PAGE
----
A new paper in PNAS reports on how the effect of a variant of a gene called FTO varies over time. Previous research has shown that people with two copies of a particular FTO variant are on average three kilograms heavier than those with none. But this was not always the case. I’ll let Carl Zimmer provide the background:
In 1948, researchers enlisted over 5,000 people in Framingham, Mass., and began to follow their health. In 1971, the so-called Framingham Heart Study also recruited many of the children of original subjects, and in 2002, the grandchildren joined in. In addition to such data as body mass index, the researchers have been gathering information on the genes of their subjects.
The scientists compared Framingham subjects with the risky variant of FTO to those with the healthy variant. Over all, the scientists confirmed the longstanding finding that people with the risky FTO variant got heavier.
People born before the early 1940s were not at additional risk of putting on weight if they had the risky variant of FTO. Only subjects born in later years had a greater risk. And the more recently they were born, the scientists found, the greater the gene’s effect.
Some change in the way people lived in the late 20th century may have transformed FTO into a gene with a big impact on the risk of obesity, the researchers theorized.
This result is unsurprising. It is standard knowledge that genetic effects can vary with environment, and when it comes to factors likely to influence obesity such as diet, there have been massive changes to the environment over time. As the authors of the PNAS paper note:
This idea, that genetic effects could vary by geographic or temporal context is somewhat self-evident, yet has been relatively unexplored and raises the question of whether some association results and genetic risk estimates may be less stable than we might hope.
It is great that the authors have provided a particular example of this change. And also useful, the study provides another response to the claim genetics is not relevant to increases in obesity because there has been limited genetic change since levels of obesity took off. The high heritability of obesity has always pointed to the relevance of genetics, but this paper strengthens the case.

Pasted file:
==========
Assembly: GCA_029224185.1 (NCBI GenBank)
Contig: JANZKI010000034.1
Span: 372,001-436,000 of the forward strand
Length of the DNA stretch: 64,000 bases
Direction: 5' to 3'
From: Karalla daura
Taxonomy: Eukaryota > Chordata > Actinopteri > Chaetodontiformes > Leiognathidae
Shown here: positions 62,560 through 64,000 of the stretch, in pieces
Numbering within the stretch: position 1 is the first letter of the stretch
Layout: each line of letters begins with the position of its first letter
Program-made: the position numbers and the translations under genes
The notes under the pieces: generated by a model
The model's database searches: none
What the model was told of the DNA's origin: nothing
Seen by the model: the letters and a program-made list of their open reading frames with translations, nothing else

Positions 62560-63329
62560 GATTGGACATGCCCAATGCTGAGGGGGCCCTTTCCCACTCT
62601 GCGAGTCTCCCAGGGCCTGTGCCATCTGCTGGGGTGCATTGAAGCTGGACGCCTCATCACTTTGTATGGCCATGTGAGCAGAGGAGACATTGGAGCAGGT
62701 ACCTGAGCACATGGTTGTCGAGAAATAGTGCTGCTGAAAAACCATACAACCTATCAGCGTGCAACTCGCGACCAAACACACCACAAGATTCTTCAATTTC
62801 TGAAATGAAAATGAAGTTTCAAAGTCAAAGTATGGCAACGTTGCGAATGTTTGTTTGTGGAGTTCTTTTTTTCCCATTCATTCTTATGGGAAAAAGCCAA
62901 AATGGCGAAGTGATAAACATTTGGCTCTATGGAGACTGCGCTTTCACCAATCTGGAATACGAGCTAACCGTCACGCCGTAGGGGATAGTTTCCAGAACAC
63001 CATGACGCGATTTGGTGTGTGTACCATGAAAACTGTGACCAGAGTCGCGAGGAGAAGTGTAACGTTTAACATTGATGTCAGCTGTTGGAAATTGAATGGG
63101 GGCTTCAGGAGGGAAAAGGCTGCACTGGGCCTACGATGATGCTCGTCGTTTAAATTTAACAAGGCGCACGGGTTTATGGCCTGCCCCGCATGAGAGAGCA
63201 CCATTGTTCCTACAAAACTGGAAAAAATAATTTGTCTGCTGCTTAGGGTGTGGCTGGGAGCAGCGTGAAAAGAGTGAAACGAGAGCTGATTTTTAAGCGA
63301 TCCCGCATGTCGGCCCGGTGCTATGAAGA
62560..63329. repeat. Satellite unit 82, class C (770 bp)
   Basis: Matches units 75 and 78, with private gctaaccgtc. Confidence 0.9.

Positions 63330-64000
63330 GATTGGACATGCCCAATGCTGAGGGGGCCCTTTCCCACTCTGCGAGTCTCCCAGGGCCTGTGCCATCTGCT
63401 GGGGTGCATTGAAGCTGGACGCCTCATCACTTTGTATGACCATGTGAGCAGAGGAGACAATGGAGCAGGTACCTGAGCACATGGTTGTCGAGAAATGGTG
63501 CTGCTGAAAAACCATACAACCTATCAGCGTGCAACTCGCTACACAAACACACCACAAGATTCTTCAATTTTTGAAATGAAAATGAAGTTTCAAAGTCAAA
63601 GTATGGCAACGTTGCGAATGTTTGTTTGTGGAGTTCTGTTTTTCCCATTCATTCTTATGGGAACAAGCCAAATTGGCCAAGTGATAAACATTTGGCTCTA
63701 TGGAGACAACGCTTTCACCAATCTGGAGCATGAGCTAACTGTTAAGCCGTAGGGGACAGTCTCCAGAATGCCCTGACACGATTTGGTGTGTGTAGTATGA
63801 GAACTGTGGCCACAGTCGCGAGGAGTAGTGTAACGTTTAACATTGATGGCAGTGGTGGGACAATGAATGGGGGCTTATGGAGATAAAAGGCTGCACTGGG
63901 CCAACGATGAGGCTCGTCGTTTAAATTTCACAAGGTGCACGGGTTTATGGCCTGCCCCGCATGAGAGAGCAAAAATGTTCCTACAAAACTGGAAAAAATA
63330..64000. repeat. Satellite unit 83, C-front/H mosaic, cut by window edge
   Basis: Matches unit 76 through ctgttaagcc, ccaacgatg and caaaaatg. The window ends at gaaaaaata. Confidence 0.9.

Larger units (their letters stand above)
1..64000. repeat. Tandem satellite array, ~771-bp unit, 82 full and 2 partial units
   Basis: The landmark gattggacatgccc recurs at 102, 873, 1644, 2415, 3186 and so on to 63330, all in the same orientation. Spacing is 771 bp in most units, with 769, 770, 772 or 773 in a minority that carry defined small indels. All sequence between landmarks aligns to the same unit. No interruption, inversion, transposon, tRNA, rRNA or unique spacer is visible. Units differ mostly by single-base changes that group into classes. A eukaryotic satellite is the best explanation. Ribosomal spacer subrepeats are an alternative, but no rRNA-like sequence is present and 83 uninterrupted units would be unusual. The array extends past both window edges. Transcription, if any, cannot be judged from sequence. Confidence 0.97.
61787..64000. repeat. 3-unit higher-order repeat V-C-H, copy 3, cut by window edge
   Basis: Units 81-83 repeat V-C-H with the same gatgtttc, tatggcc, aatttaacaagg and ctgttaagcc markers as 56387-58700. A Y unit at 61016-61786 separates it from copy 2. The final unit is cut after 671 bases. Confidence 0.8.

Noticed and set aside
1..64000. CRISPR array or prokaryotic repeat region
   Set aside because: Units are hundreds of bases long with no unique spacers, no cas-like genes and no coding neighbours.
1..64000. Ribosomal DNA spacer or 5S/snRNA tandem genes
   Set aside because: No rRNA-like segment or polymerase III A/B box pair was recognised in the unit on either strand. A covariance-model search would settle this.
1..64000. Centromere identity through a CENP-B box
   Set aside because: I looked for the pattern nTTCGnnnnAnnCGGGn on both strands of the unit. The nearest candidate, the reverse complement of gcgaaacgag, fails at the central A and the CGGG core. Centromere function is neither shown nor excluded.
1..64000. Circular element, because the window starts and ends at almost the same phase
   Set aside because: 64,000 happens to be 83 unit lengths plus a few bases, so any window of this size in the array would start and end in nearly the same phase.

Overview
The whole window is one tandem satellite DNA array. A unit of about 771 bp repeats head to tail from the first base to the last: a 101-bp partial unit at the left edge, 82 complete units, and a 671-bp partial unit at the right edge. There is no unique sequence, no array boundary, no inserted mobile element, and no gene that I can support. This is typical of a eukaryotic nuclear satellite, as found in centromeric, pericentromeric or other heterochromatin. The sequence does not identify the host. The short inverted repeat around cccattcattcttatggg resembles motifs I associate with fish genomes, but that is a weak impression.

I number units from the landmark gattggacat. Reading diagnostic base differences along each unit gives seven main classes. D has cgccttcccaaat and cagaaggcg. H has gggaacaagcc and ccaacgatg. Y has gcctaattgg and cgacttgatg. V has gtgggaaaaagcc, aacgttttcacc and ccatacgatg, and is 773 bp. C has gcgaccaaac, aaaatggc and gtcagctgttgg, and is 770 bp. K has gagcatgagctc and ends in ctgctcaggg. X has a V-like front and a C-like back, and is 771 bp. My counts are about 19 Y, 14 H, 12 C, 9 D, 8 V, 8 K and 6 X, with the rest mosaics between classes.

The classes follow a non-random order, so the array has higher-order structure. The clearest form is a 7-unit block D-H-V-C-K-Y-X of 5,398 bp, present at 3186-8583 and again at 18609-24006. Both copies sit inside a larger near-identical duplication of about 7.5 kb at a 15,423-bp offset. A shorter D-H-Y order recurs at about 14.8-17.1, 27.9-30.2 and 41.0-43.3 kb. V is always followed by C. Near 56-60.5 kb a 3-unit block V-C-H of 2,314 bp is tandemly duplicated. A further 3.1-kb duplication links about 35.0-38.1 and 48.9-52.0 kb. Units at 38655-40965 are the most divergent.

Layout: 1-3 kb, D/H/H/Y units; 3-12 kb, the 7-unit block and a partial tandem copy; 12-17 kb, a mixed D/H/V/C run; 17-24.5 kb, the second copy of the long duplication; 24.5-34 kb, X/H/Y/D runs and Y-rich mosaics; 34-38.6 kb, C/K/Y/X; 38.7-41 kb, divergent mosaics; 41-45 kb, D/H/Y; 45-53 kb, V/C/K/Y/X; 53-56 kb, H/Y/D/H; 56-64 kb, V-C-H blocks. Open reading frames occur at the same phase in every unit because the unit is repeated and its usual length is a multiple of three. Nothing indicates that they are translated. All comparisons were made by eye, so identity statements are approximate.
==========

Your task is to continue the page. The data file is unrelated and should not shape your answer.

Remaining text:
In his NY Times piece, Carl Zimmer quotes study co-author Nicholas Christakis on whether the changing role of genes may be a more general phenomenon:
Dr. Nicholas A. Christakis, a sociologist and physician at Yale University and a co-author of the new study, suggested that the influence of many other genes on health had waxed and waned over the past century. Reconstructing this history could drastically influence the way doctors predict disease risk. What might look like a safe version of a gene today could someday become a risk factor.
“The thing we think is fixed may not be fixed at all,” said Dr. Christakis.
I have written before about another example of the changing effect of genes over time – the effect of genes on fertility.
Before the demographic transition when fertility rates plunged in the world’s developed countries, the heritability of fertility was around zero. This is unsurprising as any genetic variation in fitness is quickly eliminated by natural selection.
But when you look at the heritability of fertility after the demographic transition, things have changed. The heritability of fertility as derived from twin studies is around 0.2 to 0.4. That is, 20 to 40 per cent of the variation in fertility is due to genetic variation. People with different genes have responded to changes in environment in different ways.
The non-zero heritability of fertility has some interesting implications for long-term fertility. My working paper outlines the research on the heritability of fertility in discussing these long-term implications. I have posted on the working paper here.